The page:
One of the steps for setting up OpenVPN is running the command openssl dhparam -out dh1024.pem 1024. The man page tells me this 1024 value refers to the number of bits.

  • Why is the value 1024 suggested by the examples?
  • Should I use a larger value like 4096?
    • What value should I use, how many bits are enough, why?
    • RSA 1024 bit keys are now considered weak, and it is often suggested that to use 2048 bit or higher. Does this type of situation apply to this dhparam file as well?
  • The command to generate this file seems takes ~10 hours on the appliance I that I will be using as the OpenVPN server. Is it safe to generate this file on a faster machine machine and transfer it over, or should I treat it like most private keys, and keep it on that host only? How secret should this file be?

2 Answers 2


Much of this has been addressed before. See my answer and Thomas's answer to a related question for more info about DH and DH parameters.

The parameters are just primes, not keys. They don't need to be unique or secret, but they must also not be specially crafted by an attacker. The bit length refers to the size of the prime not a key, so it's not directly comparable to RSA. Note that an RSA key of 2048 bits is composed of a pair of 1024-bit primes, so you're on the same level with respect to factorization with a 1024-bit DH prime versus a 2048 RSA key.

As Thomas's answer linked above points out, the number doesn't need to be unique or secret, and in fact your crypto library may provide a DH prime that will work just fine (assuming you trust the source of the library). Or you can generate one yourself.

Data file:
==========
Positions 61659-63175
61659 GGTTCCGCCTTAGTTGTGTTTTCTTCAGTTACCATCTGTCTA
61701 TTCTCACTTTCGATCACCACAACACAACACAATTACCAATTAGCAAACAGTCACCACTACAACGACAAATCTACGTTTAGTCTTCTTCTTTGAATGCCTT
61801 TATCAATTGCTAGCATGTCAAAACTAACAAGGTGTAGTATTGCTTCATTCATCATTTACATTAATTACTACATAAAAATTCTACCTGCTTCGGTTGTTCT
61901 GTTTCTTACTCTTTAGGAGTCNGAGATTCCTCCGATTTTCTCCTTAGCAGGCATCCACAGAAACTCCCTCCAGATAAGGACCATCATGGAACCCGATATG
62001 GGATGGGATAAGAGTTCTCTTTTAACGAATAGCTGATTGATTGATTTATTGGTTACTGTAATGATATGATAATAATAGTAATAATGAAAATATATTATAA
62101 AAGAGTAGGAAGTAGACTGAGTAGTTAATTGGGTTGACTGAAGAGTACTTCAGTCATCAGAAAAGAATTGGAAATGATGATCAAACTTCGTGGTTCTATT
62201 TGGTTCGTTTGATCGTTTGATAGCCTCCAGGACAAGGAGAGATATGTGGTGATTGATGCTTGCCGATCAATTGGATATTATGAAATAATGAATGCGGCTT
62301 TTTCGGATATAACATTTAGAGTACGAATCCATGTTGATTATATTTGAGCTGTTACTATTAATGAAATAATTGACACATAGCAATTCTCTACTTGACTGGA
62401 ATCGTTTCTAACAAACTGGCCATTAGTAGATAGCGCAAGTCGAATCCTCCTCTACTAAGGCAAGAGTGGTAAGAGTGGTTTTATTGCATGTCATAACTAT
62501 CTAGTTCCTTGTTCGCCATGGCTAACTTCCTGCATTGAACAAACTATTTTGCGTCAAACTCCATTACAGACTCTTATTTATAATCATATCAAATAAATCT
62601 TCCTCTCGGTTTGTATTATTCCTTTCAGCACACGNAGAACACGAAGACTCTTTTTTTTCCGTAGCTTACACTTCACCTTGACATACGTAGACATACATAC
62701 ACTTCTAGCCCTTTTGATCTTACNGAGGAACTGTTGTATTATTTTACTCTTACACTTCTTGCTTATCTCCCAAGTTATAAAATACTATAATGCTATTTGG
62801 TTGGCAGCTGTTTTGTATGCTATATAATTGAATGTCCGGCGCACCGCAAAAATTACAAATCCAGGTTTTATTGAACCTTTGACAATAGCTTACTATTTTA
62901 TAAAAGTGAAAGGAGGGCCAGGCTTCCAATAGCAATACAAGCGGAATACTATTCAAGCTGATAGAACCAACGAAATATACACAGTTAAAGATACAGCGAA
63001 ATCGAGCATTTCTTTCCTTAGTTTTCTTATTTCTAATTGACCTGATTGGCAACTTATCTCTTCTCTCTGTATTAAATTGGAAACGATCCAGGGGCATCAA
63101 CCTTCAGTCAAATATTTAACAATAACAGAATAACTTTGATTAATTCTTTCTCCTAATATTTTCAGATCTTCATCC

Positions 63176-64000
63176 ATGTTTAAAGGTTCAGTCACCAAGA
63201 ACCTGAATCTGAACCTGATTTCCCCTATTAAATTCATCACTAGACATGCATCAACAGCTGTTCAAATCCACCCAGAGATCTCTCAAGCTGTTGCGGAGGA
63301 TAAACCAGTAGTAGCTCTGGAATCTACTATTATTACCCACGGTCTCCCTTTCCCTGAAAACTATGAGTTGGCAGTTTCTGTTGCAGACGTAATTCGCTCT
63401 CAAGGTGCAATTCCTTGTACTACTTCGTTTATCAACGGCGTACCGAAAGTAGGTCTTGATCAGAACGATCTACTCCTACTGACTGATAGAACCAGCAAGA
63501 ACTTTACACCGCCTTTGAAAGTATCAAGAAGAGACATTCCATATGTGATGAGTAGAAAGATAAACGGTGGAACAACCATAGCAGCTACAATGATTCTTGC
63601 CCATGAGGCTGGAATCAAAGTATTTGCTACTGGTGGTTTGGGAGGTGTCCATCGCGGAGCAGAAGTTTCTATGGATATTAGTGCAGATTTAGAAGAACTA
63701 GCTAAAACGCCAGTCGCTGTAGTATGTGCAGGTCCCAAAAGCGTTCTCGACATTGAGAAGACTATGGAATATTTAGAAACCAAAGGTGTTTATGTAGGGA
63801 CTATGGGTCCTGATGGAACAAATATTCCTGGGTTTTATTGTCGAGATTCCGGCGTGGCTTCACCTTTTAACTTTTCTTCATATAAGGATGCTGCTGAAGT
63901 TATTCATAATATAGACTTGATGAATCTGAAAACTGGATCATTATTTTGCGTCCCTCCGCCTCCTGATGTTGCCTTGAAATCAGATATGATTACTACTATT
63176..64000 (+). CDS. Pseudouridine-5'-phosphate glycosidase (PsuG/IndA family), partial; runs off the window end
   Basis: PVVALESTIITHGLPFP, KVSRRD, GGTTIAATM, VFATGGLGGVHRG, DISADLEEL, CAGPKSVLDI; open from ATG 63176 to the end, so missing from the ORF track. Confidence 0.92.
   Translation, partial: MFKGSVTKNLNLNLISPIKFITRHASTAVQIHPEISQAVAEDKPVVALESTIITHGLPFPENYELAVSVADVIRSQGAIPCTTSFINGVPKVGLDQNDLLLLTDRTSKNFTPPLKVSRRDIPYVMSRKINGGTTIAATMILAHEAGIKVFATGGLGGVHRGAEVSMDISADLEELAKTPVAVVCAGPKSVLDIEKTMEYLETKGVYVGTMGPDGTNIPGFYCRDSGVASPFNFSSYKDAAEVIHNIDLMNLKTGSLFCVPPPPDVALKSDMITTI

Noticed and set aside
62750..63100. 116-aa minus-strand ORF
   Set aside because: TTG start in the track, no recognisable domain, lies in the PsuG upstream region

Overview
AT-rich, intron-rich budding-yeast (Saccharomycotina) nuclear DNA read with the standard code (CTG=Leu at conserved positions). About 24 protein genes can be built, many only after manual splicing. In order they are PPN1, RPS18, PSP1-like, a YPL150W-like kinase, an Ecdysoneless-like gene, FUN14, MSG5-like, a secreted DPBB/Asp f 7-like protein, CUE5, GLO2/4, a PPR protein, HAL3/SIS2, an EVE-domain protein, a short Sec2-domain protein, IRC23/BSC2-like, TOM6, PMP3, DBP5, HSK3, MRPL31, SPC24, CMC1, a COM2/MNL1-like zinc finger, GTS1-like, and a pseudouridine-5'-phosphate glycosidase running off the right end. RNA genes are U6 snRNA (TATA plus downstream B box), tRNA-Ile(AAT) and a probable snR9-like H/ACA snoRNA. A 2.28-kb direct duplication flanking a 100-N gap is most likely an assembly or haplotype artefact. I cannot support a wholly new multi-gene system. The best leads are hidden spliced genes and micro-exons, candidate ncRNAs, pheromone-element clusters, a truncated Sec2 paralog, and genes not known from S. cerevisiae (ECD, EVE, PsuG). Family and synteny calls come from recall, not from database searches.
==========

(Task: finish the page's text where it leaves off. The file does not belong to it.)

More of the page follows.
Additional Detail In Light of Recent Discoveries

First of all, the advice about prime size is largely still correct -- 512 is too small, and 1024 is probably good enough(some caveats apply) while 2048 is definitely secure.

Additionally, though, a precomputation attack was demonstrated such that if you know the primes ahead of time, you can do the majority of the work of cracking a given DH exchange beforehand. It's a ton of calculation and takes a huge amount of time to compute all the possible vectors for a given set of primes, but if a single set of primes is used everywhere, then there's an incentive to spend the time and money because the result will be so widely useful.

This means that using the same primes as everyone else is something of a liability, because it's more likely that the precomputation will have been done by your attacker. So you probably will want to generate your own unique primes to keep yourself out of the attack pool. Further, if you, yourself, are such an attractive target that an adversary is willing to spend millions per month to attack you (e.g. Facebook-size targets) then rotating out your primes on a regular basis may be warranted.

As for the cost and effort required for doing this precomputation, the work for 512-bit primes can be done by a dedicated individual, for 1024-bit primes by a nation-state, and 2048-bit primes by perhaps an advanced alien civilization.

  • Are you sure your answer is correct? If I got it right, a 1024 bit DH key gets it's name from the size of the modulus being used. And that modulus is the prime number which is part of the DH params (the DH params are a generator and the prime modulus). Therefore only DH params of 2048 bit (modulus of 2048 bit) and RSA keys of 2048 are comparable. So I would argue that your statement "you're on the same level with respect to factorization with a 1024-bit DH prime versus a 2048 RSA key" is not correct.
    – 0x80
    Commented Dec 3, 2013 at 9:22
  • DH params contain two primes; one is typically 2 but sometimes 5, that's your generator. The other is the interesting prime, your modulus. It's the one that 1024 bits long. In RSA, your modulus is the product of two primes (p and q). A 2048-bit-key is the product of a pair of 1024-bit primes. In both cases, the primes are 1024 bits long.
    – tylerl
    Commented Dec 3, 2013 at 18:17
  • @0x80 while 1024-bit DH isn't exactly equal to 2048-bit RSA, it's 1024b DH is closer to 2048b RSA (considered unbreakable) than it is to 1024b RSA (considered unsafe). 1024b DH is considered unbreakable by current and foreseeable technology. Hence the rough equality.
    – tylerl
    Commented Dec 3, 2013 at 18:32